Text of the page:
Wait Until Dark, Frederick Knott’s gimmicky stage play about a blind woman terrorized by crooks, was brought to the screen in 1967 and was accompanied by an even more outlandish gimmick. When the lights go out at the end of the film, so did the lights in the movie theaters. As it turned out, the venue managers needn’t have been so zealous in unleashing such William Castle-esque tricks on their gleefully squealing audiences. Terence Young’s tense cinematic adaptation so ruthlessly tightens the screws of tension that one could be forgiven for not noticing an earthquake, much less dimmed house lights. Audrey Hepburn was awarded her fifth Oscar nomination for her portrayal of Suzy Hendrix, a recently blinded NYC housewife whose husband is determined to make “the world’s champion blind lady” out of her. It doesn’t take long for Suzy to get herself in trouble when a group of con men grease their way into her apartment in an elaborate plot to locate a doll stuffed with small bags of heroin. Two are merely petty thieves, but their employer Harry Roat (Alan Arkin) is a sinister monster.
Though some of the more contrived elements of Knott’s play are still intact here, Young’s presentation of Suzy’s cloistered surroundings trumps the script’s far-fetched tendencies. Like similar psychological thrillers ruminating on the theme of urban isolation and loneliness (namely The Tenant and The Seventh Victim), Wait Until Dark manages to create a paradoxical environment of civilization devoid of human life. The apartment building Suzy lives in is perpetually empty; Suzy’s husband, Sam (Efrem Zimbalist Jr.), leaves her on her own for most of the day, and the dorky young girl upstairs is apparently motherless most of the time. Also, Young makes the smart decision of setting his thriller inside a basement apartment, the cave-like arches of which have the unsettling effect of positioning Hepburn in a nondescript underground (the windows only look out on the feet of passersby, emphasizing Suzy’s disconnect from her neighborhood).
It also doesn’t help that her meticulously ordered apartment is systematically thrown into disarray as the film goes on, causing her to increasingly bump into furniture and lose her balance. Once Suzy starts to catch on to the elaborate ruse and is caught calling the police by the con men, she concocts stories about children prank-calling her to say cruel things. (One gets the sense that she’s culling these deceptions from real-life past experiences.) Young’s remarkable ability to create a believable oppressive locality in Wait Until Dark obscures plot holes and irrationalities right up to the film’s extended final showdown. By the time Suzy realizes she’s completely and hopelessly alone in her apartment (she’s sent the dorky Lisa off on a futile mission to locate Sam at Asbury Park), the cumulative effect of Hepburn’s palpable desolation and Arkin’s ruthlessness (combined with Henry Mancini’s overpoweringly harrowing score) bring the film to a justly celebrated climactic bacchanalia, complete with one of suspense cinema’s first and most effective shock leaps. Watch it with someone who likes to scream.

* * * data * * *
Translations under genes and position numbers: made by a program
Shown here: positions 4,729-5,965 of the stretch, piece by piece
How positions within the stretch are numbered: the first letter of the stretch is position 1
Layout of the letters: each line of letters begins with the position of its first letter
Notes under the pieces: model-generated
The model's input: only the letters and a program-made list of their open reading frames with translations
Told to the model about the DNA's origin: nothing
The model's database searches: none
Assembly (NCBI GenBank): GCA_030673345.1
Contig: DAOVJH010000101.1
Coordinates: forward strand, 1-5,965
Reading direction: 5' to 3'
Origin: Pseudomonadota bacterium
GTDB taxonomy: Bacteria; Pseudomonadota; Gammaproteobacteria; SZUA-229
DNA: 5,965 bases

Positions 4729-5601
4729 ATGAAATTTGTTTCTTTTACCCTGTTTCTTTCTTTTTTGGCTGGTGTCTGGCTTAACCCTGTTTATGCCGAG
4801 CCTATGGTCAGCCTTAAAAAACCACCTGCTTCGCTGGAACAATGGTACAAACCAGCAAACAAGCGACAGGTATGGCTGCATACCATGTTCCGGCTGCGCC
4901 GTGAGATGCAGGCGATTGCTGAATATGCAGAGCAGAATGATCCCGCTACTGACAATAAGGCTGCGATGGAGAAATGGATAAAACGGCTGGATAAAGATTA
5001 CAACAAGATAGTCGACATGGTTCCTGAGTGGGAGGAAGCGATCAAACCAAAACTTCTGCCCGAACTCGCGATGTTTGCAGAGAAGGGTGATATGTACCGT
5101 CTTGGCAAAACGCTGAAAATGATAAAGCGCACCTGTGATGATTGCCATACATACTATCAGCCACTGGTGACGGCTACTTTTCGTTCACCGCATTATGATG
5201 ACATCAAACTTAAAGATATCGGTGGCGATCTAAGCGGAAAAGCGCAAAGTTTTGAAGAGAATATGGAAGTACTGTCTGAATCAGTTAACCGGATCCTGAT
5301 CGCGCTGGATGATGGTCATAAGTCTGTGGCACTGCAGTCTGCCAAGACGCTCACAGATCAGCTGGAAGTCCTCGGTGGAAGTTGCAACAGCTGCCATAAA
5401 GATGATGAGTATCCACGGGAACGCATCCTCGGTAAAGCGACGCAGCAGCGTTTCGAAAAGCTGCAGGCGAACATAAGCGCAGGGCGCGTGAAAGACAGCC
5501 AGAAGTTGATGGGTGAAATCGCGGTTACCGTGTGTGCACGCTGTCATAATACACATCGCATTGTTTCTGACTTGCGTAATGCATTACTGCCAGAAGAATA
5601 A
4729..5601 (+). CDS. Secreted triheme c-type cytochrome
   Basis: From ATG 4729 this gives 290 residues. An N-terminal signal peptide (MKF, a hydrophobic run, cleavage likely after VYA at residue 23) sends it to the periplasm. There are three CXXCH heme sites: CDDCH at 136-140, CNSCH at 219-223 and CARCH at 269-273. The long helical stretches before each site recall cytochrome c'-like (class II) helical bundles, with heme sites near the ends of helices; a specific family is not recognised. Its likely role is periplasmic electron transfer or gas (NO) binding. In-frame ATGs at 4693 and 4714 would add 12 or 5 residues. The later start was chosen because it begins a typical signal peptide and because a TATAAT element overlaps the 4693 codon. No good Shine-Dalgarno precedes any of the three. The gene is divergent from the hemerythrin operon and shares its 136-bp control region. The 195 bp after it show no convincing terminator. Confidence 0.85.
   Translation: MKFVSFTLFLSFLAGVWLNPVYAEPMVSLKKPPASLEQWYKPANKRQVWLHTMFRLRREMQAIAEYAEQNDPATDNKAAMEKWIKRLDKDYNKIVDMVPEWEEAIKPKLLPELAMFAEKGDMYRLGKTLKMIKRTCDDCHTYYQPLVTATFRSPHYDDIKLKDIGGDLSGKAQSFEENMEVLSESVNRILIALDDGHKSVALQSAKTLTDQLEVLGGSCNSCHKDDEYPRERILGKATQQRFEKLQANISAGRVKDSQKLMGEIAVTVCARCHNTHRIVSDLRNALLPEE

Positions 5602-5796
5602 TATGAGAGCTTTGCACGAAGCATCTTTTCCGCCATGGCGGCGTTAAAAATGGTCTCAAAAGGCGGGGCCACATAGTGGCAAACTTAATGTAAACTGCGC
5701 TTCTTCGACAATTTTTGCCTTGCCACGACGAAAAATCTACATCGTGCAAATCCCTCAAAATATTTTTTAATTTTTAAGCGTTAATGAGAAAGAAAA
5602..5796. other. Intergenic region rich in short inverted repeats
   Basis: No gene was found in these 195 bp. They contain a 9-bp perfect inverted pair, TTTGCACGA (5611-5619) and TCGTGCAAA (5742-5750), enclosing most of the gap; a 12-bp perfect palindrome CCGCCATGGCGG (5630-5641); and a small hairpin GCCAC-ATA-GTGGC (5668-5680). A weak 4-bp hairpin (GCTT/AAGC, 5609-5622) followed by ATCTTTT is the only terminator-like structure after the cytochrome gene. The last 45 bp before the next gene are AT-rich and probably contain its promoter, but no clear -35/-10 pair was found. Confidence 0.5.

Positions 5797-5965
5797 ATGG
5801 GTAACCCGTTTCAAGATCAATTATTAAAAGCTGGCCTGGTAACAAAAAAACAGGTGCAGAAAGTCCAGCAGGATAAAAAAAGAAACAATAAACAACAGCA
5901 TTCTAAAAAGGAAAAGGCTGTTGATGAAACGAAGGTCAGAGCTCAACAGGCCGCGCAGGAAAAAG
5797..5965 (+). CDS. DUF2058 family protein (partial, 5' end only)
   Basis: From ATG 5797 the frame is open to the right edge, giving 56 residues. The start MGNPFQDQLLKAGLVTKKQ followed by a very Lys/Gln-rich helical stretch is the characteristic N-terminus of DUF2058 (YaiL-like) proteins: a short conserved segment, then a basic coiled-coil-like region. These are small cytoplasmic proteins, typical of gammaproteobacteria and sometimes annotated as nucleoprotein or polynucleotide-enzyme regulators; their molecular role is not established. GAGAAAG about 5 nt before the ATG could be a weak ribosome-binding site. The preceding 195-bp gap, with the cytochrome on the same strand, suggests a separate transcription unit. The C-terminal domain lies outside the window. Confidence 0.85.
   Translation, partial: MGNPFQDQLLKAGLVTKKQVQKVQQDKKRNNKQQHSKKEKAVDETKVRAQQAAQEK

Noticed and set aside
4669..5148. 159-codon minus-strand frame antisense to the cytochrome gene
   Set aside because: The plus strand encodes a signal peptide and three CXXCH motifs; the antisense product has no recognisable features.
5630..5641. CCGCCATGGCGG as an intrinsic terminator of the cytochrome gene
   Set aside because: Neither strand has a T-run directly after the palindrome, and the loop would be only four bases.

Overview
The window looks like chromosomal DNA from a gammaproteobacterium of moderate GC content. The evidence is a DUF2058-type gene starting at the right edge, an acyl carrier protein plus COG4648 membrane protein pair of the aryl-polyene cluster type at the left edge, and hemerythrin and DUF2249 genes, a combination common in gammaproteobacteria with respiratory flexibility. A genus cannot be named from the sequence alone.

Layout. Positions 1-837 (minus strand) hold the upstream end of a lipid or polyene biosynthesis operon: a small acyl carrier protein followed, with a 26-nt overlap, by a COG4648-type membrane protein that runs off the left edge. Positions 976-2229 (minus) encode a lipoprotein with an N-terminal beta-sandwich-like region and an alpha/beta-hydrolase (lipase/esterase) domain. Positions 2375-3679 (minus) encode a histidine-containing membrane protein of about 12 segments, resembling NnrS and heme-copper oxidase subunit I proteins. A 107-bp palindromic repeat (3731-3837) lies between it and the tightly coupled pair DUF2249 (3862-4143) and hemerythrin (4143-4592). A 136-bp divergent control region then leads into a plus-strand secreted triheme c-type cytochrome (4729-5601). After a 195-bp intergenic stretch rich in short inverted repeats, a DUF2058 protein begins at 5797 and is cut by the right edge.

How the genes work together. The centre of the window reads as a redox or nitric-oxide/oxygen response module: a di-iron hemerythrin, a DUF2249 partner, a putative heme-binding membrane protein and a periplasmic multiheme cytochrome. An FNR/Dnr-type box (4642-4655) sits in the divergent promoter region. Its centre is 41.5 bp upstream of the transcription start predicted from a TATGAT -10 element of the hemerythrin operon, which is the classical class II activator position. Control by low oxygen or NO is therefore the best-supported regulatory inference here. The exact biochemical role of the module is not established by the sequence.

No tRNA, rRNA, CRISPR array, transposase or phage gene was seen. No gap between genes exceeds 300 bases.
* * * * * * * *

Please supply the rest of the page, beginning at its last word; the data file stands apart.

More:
Though it's still the same-old mono mix from previous video versions, this Wait Until Dark DVD edition sounds clearer than ever, which is a benefit for anyone who considers Mancini's unnerving quarter-tonal music score to be the film's most outstanding element. Every arpeggio, every ostinado on the piano adds terrifying layers of dread to the film and turns an already effective chiller into a chamber passion play. The anamorphic video transfer is also no better than the previous VHS version, but that incarnation was remarkably clear. The print is somewhat faded, but extra attention was apparently spent on the film's climax, which is marked by remarkably deep and inky darkness.
Far from "special edition" material, but Warner did whip up a moderately illuminating eight-minute featurette containing interviews with Arkin and producer Mel Ferrer. The most interesting anecdotes both relate to reactions to Arkin's climactic jump; Ferrer describes Jack Warner jumping out of his chair and then beaming with excitement over the cash cow he knew it would milk, and Arkin relates how hearing the audience's reaction from the lobby actually scared him. Also included are two trailers: the "official" one and the William Castle one, explaining how the lights would be dimmed during the climax. There is also a short essay explaining the film's stage origins that might as well be a haiku for how much info it contains.
John Carpenter owes his trademark slightly-off-frame entrances to Alan Arkin's terrifying, famous lunge at Audrey Hepburn.